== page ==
I know! Perhaps it's that Witchcraft thing! Maybe the reason why we aren't constantly the focus of media attention is because we've cast a "hex" or two to remain out of the limelight. If you believe that, you might find the truth even more shocking.

Most of us follow a version of the same basic tenets taught by most of the mainstream religions and live our lives accordingly. We are successful at our jobs, at raising our children and are active and productive members of our communities. Despite this, at times our livelihoods are placed in jeopardy, our parenting skills may be called into question, along with our sanity. Our ability to live our lives and express ourselves openly, with the same respect thats given to those of different faiths is compromised, simply because we choose to follow an alternative religious path.

Today, as I listened to the radio, I heard a beautiful advertisement by that declared, "It's time to pray! Find a prayer meeting in your area!". On Friday evenings I often hear, "Sundown begins at 5:45 p.m. Good Shabas and Shabbat Shalom!".

Seriously, can you ever imagine ever hearing, "Blessings of the Full Moon! Come join us for our public Esbat! Don't forget your robe!?"

I wonder if I can get air time?

In Darkness, Light!


Saturday, March 19, 2011

Change. Spelled, "M-a-g-i-c-k"

Merry Meet and Blessed Equinox Family and Friends!

So, the following question was posed on Facebook, "Do you use the words, "magick" or "magic" and why?" It's a fine question!

Aleister Crowley added the "k" to the traditional spelling of the word "magic" to differentiate it from stage magic, i.e. pulling rabbits out of asses, (ooops, outside voice) I meant, hats...card tricks, sawing women in get the point.

Aleister defined "Magick" as it pertains to the occult arts as, "the Science and Art of causing change to occur in conformity with Will" and so do I.

I have to say that some of the answers to the Facebook query were not at all what I'd expected.

Many of posters said that they used the traditional spelling of the word, when referring to the practice of Witchcraft, in order to avoid, "drawing attention to myself". Really? Wait...What?! To say the least, I was a tad confused.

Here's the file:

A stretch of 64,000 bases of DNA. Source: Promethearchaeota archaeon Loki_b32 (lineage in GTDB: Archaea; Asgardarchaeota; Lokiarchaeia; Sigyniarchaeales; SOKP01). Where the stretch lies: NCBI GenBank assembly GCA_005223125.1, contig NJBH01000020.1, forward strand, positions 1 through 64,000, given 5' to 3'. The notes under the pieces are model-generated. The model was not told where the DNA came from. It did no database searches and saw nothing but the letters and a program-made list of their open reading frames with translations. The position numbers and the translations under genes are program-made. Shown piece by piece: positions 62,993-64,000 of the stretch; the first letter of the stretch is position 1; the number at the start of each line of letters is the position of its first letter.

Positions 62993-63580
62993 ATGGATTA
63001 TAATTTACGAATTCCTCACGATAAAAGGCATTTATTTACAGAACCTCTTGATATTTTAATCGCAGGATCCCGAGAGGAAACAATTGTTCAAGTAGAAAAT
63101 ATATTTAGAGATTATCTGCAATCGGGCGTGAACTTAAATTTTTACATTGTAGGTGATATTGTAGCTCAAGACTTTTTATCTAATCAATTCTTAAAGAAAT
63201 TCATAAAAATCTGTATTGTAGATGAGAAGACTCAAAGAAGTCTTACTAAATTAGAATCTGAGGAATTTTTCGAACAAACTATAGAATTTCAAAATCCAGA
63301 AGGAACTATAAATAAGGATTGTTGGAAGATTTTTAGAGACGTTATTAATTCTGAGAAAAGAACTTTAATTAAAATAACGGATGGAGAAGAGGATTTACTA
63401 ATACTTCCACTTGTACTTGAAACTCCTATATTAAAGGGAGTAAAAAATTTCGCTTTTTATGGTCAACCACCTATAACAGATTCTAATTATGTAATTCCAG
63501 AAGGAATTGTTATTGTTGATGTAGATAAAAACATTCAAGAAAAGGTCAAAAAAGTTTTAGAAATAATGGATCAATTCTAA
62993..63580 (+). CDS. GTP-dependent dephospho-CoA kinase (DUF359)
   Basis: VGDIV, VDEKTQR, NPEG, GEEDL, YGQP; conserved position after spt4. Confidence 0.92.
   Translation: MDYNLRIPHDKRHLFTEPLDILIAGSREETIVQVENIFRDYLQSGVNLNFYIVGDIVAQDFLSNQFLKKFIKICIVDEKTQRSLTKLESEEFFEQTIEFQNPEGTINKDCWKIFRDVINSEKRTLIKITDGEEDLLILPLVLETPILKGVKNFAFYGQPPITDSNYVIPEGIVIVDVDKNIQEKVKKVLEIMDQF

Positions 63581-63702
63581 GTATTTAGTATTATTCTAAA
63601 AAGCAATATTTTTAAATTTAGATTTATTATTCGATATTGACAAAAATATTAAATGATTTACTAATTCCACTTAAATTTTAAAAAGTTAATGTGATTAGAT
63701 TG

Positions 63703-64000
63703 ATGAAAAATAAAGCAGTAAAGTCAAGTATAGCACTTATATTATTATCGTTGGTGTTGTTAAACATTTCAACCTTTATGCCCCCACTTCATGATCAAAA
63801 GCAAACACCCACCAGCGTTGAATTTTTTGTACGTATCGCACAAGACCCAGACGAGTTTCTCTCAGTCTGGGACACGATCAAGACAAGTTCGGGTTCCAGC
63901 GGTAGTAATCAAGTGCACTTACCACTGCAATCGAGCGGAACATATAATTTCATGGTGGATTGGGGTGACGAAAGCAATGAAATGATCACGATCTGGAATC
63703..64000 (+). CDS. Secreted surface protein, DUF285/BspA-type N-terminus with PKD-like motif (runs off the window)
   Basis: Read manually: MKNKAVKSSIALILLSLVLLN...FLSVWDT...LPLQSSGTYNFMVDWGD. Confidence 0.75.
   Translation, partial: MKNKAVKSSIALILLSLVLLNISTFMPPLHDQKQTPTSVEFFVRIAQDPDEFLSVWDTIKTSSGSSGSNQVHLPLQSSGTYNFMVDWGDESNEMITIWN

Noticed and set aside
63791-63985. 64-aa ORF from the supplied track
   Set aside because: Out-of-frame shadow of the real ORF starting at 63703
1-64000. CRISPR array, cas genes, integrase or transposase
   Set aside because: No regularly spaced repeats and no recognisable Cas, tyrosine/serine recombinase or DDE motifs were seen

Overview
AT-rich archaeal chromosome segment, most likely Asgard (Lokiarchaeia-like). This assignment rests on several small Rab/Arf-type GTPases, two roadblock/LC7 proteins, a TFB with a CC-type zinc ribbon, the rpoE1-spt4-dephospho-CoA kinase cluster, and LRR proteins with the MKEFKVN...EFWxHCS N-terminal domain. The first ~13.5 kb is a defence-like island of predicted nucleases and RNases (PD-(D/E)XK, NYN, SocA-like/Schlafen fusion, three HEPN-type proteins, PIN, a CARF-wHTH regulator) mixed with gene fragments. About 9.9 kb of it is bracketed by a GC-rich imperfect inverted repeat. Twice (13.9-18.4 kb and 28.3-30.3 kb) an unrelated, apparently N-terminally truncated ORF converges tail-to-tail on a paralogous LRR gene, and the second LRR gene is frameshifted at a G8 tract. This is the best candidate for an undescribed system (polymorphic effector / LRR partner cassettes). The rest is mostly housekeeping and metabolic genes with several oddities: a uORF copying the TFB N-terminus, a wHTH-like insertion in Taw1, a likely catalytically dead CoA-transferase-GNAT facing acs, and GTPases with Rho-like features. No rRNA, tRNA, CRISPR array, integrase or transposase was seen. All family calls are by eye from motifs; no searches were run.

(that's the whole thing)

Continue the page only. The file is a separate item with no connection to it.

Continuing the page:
I believe part of the problem I have in wrapping my mind around this line of reasoning comes from my own conditioning. I kind of eased my way out of the "broom closet" almost as an afterthought. Most people had known me for years before learning that I did things...well, a little differently. I have been very fortunate in that I have had the support of family, friends, co-workers and employers who are open-minded and non judgemental.

That being said, I'm still not getting the whole, "to avoid drawing attention to myself" rational.

Seriously, how often do we use the word, "magic" in our mundane lives when we're referring its traditional meaning? I would think that if someone mentions the word, spelling notwithstanding, it's going to draw a little attention. It's just that kind of word.

"I'm going to do a little magic/Magick".

There are only a couple of possibilities, really. You are either a professional entertainer or a Witch. If you're a professional entertainer,'d more than likely welcome the attention. As a Witch...well, as a Rule of Thumb, it's not always a good idea to use the word where it might know, those funny looks we get when it's realized that we're not exactly referring to pulling rabbits out of aaa...hats.

Despite how far many of us have come in terms of acceptance of our beliefs, the majority of us are still, "in the broom closet". How we spell the word that defines our practice isn't going to change how the person behind the door is perceived.

"the Science and Art of causing change to occur in conformity with Will" ~ Aleister Crowley

Shouldn't we really be asking...

"Will change occur with conformity?"

In Darkness, Light!